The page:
John Dillinger

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Person.png John Dillinger   SpartacusRdf-entity.pngRdf-icon.png
John Dillinger mug shot.jpg
BornJohn Herbert Dillinger
Indianapolis, Indiana, U.S.
Died1934-07-22 (Age 31)
Chicago, Illinois, U.S.
Criminal charge
Bank robbery, murder, assault, assault of an officer, grand theft auto
Criminal status
SpouseBeryl Hovious
Dillinger destroyed thousands of mortgage records during his bank robberies. J. Edgar Hoover used Dillinger and his gang as his campaign platform to evolve the BOI into the Federal Bureau of Investigation.

John Herbert Dillinger was an American gangster of the Great Depression. He led a group known as the "Dillinger Gang", which was accused of robbing 24 banks and four police stations. Dillinger was imprisoned several times but escaped twice. He was charged, but not convicted, of the murder of an East Chicago, Indiana, police officer who shot Dillinger in his bullet-proof vest during a shootout; it was the only time Dillinger was charged with homicide.

Dillinger courted publicity. Dillinger's audacious string of robberies and prison escapes in the early 1930s turned him into an American folk hero, a Depression-era Robin Hood. He and his gang robbed more than a dozen banks between May 1933 and July 1934, stealing more than $300,000, a significant amount of money back then. He also destroyed thousands of mortgage records during the robberies, helping many poor people escape onerous payments to rapacious banks[1][2][3]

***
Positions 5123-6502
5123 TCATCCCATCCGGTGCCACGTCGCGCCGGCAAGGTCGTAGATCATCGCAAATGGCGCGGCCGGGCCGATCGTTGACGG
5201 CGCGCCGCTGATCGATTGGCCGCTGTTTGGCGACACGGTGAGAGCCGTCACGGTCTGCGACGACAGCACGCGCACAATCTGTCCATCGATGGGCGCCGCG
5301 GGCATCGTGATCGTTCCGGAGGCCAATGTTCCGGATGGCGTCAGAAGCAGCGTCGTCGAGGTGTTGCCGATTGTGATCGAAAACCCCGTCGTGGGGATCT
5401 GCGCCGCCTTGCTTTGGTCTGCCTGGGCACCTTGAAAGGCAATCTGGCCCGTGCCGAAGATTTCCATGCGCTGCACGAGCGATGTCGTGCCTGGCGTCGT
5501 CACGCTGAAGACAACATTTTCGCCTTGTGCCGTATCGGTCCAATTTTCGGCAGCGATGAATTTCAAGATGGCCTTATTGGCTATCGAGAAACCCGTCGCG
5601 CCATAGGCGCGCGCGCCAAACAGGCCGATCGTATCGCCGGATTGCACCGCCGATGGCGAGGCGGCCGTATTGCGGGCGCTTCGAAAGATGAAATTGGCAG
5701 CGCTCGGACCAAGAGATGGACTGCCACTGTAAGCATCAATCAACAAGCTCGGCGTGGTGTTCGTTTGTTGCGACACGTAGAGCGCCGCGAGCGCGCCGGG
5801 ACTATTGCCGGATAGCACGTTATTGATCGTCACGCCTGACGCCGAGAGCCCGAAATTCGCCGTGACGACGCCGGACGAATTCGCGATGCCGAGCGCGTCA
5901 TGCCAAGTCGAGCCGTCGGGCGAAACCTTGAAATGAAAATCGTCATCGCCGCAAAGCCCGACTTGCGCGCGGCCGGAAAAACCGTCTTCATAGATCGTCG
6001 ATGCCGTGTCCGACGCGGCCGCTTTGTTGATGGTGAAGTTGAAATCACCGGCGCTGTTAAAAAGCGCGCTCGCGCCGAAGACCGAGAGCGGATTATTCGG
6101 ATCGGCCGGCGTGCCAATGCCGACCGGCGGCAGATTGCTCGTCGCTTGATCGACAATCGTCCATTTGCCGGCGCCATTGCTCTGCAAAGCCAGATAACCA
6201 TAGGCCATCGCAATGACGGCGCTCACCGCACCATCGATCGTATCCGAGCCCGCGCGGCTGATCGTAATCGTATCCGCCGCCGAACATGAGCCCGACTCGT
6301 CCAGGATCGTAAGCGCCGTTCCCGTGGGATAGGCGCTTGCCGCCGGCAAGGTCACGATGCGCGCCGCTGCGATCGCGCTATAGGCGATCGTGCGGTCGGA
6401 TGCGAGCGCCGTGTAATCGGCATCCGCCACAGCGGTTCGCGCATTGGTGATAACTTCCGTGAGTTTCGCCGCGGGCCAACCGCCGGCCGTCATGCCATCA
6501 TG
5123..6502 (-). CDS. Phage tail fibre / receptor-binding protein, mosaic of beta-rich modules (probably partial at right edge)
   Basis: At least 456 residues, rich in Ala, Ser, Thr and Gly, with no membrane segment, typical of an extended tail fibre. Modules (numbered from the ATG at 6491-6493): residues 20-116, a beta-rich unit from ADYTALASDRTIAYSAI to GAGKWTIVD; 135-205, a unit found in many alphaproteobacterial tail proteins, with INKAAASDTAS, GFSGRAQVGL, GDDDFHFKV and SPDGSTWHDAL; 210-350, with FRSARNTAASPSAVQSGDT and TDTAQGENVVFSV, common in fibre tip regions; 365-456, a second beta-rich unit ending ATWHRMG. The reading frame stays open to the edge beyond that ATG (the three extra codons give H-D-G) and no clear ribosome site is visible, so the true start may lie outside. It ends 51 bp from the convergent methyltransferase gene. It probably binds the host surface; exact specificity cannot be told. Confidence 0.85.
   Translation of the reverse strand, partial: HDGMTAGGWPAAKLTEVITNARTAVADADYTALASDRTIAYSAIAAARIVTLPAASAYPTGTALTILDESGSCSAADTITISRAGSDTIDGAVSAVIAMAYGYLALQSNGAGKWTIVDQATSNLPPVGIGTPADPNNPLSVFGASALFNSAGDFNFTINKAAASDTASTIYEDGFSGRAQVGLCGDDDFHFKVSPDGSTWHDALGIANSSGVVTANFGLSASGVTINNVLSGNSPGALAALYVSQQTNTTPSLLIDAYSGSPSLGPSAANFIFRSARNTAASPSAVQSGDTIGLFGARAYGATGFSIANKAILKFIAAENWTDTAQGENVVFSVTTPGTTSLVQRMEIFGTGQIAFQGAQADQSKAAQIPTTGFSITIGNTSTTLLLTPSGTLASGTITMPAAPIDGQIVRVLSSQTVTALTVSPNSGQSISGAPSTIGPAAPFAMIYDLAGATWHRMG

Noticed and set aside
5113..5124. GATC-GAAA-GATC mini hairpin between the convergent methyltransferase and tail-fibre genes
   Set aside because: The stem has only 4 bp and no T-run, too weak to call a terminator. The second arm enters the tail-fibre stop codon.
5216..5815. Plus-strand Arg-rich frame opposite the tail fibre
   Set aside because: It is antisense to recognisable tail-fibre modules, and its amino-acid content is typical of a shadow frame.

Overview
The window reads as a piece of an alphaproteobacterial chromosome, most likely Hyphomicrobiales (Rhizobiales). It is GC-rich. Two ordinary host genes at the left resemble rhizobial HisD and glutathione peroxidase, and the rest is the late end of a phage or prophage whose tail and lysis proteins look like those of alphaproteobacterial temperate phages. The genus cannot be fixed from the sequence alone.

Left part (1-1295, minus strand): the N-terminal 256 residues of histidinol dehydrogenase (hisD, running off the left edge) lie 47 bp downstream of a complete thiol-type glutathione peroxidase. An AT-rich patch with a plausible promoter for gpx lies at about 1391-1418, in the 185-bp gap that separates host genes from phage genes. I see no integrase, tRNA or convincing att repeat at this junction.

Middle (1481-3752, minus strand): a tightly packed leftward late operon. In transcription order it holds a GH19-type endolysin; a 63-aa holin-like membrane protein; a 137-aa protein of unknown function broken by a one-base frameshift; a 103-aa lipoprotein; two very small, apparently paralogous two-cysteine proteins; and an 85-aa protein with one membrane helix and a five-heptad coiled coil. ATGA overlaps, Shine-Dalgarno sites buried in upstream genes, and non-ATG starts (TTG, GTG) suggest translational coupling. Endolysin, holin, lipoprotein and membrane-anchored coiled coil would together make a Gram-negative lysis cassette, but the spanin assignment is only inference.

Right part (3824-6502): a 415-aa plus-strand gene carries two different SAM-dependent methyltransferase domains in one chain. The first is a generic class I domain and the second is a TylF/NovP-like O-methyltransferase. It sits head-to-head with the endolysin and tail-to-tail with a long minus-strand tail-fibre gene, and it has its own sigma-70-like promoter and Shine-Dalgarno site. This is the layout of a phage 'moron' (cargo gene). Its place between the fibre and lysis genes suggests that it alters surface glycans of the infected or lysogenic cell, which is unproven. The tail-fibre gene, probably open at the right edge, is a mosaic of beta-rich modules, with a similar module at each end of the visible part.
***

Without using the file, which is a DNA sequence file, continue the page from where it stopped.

In response, J. Edgar Hoover, then director of the Bureau of Investigation (BOI), used Dillinger and his gang as his campaign platform to evolve the BOI into the Federal Bureau of Investigation, developing more sophisticated investigative techniques as weapons against organized crime.[1]

After evading police in four states for almost a year, Dillinger was wounded and went to his father's home to mend. He returned to Chicago in July 1934 and sought refuge in a brothel owned by Ana Cumpănaș (aka Anna Sage). She informed authorities of his whereabouts. On July 22, 1934, local and federal law enforcement closed in on the Biograph Theater.[4] As BOI agents moved to arrest Dillinger as he exited the theater, he drew a gun while attempting to flee, but was killed; this was later ruled as justifiable homicide.[5][6]

Sage received only 5,000 US dollars (about 100,000 US dollars according to today's purchasing power) of the suspended bounty and was deported to Romania in 1936.[7]


  1. a b Elliott J. Gorn, Dillinger's Wild Ride: The Year That Made America's Public Enemy Number One (2009), p 101.
  5. J.J. Kearns' autopsy report
  7. Joseph McNamara: The justice story. True tales of murder, mystery, mayhem. Bannon Multimedia Group, Champaign IL 2000, ISBN 1-58261-285-4, page 170.